by Ron Nehring
It turns out that not all political fundraising is the same, and the failure to understand the differences can cost a political party substantial donor support.
At last month’s International School of Fundraising in London I was asked to present on a very specific topic: what’s the difference between political party and candidate fundraising, and why does it matter? The difference is often not well understood, but the impact on the bottom line can be enormous.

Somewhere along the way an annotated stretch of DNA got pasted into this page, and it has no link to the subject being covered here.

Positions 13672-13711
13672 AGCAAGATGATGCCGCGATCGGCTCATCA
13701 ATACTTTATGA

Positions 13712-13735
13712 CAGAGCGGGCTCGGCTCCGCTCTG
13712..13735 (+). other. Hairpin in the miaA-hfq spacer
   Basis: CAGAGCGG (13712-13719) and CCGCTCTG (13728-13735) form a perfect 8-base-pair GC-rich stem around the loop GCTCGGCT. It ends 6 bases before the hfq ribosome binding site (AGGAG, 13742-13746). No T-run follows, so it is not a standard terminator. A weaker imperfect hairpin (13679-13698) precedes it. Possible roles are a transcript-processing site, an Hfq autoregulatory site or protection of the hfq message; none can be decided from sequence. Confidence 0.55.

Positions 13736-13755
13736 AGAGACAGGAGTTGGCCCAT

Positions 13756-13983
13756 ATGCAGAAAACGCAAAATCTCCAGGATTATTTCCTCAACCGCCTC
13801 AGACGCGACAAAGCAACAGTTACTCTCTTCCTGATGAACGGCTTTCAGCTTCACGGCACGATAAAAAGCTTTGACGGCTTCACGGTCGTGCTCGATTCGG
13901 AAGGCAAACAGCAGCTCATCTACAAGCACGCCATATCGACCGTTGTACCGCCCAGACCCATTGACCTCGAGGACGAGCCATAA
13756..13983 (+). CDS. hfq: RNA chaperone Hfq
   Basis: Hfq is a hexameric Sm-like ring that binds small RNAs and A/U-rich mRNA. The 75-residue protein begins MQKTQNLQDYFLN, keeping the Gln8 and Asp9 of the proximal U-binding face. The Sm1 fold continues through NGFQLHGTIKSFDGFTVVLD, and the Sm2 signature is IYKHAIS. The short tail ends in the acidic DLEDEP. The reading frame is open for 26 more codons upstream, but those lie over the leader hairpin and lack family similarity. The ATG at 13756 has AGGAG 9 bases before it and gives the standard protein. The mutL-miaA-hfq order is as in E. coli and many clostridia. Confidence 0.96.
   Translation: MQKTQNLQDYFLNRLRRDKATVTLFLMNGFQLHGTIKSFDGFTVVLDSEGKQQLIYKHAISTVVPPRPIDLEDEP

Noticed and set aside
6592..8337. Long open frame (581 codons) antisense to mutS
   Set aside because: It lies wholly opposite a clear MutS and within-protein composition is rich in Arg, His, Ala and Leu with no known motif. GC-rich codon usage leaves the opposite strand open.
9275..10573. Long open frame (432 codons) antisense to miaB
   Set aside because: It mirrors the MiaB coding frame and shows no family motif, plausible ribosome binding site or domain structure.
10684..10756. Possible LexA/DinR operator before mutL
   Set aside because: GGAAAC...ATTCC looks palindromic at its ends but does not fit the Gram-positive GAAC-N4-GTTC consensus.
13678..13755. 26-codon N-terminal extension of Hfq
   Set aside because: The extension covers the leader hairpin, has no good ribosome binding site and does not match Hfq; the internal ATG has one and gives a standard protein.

Political parties and candidates are closely related – they’re both focused on elections, staff move back and forth, and there’s a level of mutual influence. But where fundraising is concerned, the similarity ends there.
Every candidate campaign is a startup: it’s formed, it wages a campaign focused on getting one person past the post on Election Day, and then it shuts down. By contrast, political parties are ongoing concerns. The party has bills to pay in December while the candidates have moved on elsewhere.